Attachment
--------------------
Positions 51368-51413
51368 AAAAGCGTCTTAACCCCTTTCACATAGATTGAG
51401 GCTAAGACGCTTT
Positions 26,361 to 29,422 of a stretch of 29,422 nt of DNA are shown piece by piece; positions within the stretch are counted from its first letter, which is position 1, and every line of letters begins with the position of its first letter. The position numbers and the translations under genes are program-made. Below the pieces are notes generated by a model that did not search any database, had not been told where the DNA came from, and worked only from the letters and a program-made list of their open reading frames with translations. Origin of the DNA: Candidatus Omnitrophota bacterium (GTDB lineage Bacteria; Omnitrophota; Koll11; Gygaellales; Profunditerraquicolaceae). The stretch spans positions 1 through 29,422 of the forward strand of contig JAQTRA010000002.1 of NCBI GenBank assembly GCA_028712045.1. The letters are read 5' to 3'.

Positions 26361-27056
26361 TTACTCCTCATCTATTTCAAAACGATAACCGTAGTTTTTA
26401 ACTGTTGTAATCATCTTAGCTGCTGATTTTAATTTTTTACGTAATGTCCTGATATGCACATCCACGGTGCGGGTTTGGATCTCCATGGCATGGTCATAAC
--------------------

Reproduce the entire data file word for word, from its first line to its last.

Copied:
Positions 51368-51413
51368 AAAAGCGTCTTAACCCCTTTCACATAGATTGAG
51401 GCTAAGACGCTTT
Positions 26,361 to 29,422 of a stretch of 29,422 nt of DNA are shown piece by piece; positions within the stretch are counted from its first letter, which is position 1, and every line of letters begins with the position of its first letter. The position numbers and the translations under genes are program-made. Below the pieces are notes generated by a model that did not search any database, had not been told where the DNA came from, and worked only from the letters and a program-made list of their open reading frames with translations. Origin of the DNA: Candidatus Omnitrophota bacterium (GTDB lineage Bacteria; Omnitrophota; Koll11; Gygaellales; Profunditerraquicolaceae). The stretch spans positions 1 through 29,422 of the forward strand of contig JAQTRA010000002.1 of NCBI GenBank assembly GCA_028712045.1. The letters are read 5' to 3'.

Positions 26361-27056
26361 TTACTCCTCATCTATTTCAAAACGATAACCGTAGTTTTTA
26401 ACTGTTGTAATCATCTTAGCTGCTGATTTTAATTTTTTACGTAATGTCCTGATATGCACATCCACGGTGCGGGTTTGGATCTCCATGGCATGGTCATAAC